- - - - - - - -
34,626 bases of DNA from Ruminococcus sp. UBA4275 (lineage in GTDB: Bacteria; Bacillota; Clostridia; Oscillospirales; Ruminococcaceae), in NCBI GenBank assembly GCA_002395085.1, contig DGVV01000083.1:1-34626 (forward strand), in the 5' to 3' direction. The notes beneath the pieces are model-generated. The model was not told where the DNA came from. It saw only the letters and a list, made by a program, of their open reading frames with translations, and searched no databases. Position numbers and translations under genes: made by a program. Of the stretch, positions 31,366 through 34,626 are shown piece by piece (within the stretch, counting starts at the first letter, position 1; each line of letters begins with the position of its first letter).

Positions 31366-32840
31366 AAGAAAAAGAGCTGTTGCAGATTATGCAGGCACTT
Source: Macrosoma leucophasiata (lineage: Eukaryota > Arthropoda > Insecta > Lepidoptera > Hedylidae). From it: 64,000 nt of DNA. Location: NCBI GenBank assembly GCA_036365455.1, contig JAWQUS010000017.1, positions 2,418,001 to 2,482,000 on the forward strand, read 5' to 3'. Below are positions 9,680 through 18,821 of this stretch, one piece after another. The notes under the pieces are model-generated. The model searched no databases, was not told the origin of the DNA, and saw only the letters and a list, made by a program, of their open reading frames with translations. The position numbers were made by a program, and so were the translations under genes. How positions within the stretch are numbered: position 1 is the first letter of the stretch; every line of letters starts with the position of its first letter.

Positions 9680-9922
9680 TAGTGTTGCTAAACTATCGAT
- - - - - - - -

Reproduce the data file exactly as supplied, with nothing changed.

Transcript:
34,626 bases of DNA from Ruminococcus sp. UBA4275 (lineage in GTDB: Bacteria; Bacillota; Clostridia; Oscillospirales; Ruminococcaceae), in NCBI GenBank assembly GCA_002395085.1, contig DGVV01000083.1:1-34626 (forward strand), in the 5' to 3' direction. The notes beneath the pieces are model-generated. The model was not told where the DNA came from. It saw only the letters and a list, made by a program, of their open reading frames with translations, and searched no databases. Position numbers and translations under genes: made by a program. Of the stretch, positions 31,366 through 34,626 are shown piece by piece (within the stretch, counting starts at the first letter, position 1; each line of letters begins with the position of its first letter).

Positions 31366-32840
31366 AAGAAAAAGAGCTGTTGCAGATTATGCAGGCACTT
Source: Macrosoma leucophasiata (lineage: Eukaryota > Arthropoda > Insecta > Lepidoptera > Hedylidae). From it: 64,000 nt of DNA. Location: NCBI GenBank assembly GCA_036365455.1, contig JAWQUS010000017.1, positions 2,418,001 to 2,482,000 on the forward strand, read 5' to 3'. Below are positions 9,680 through 18,821 of this stretch, one piece after another. The notes under the pieces are model-generated. The model searched no databases, was not told the origin of the DNA, and saw only the letters and a list, made by a program, of their open reading frames with translations. The position numbers were made by a program, and so were the translations under genes. How positions within the stretch are numbered: position 1 is the first letter of the stretch; every line of letters starts with the position of its first letter.

Positions 9680-9922
9680 TAGTGTTGCTAAACTATCGAT